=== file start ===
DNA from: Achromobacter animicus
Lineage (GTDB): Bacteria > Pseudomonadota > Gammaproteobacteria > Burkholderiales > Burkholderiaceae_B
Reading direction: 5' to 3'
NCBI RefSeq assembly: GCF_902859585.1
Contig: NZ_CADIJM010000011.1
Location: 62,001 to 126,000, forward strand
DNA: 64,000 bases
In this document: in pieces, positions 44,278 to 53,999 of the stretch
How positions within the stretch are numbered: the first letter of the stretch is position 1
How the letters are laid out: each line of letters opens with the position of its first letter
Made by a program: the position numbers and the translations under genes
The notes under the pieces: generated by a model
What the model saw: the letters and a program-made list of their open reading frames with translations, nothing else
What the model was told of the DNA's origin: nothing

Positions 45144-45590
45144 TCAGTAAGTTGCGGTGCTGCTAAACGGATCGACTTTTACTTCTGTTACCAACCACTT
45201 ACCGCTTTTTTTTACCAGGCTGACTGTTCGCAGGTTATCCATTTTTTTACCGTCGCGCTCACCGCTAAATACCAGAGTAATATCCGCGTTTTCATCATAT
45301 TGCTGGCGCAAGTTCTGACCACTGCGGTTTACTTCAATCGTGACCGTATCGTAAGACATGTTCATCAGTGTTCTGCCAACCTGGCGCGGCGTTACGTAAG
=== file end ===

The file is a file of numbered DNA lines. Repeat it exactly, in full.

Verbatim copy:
DNA from: Achromobacter animicus
Lineage (GTDB): Bacteria > Pseudomonadota > Gammaproteobacteria > Burkholderiales > Burkholderiaceae_B
Reading direction: 5' to 3'
NCBI RefSeq assembly: GCF_902859585.1
Contig: NZ_CADIJM010000011.1
Location: 62,001 to 126,000, forward strand
DNA: 64,000 bases
In this document: in pieces, positions 44,278 to 53,999 of the stretch
How positions within the stretch are numbered: the first letter of the stretch is position 1
How the letters are laid out: each line of letters opens with the position of its first letter
Made by a program: the position numbers and the translations under genes
The notes under the pieces: generated by a model
What the model saw: the letters and a program-made list of their open reading frames with translations, nothing else
What the model was told of the DNA's origin: nothing

Positions 45144-45590
45144 TCAGTAAGTTGCGGTGCTGCTAAACGGATCGACTTTTACTTCTGTTACCAACCACTT
45201 ACCGCTTTTTTTTACCAGGCTGACTGTTCGCAGGTTATCCATTTTTTTACCGTCGCGCTCACCGCTAAATACCAGAGTAATATCCGCGTTTTCATCATAT
45301 TGCTGGCGCAAGTTCTGACCACTGCGGTTTACTTCAATCGTGACCGTATCGTAAGACATGTTCATCAGTGTTCTGCCAACCTGGCGCGGCGTTACGTAAG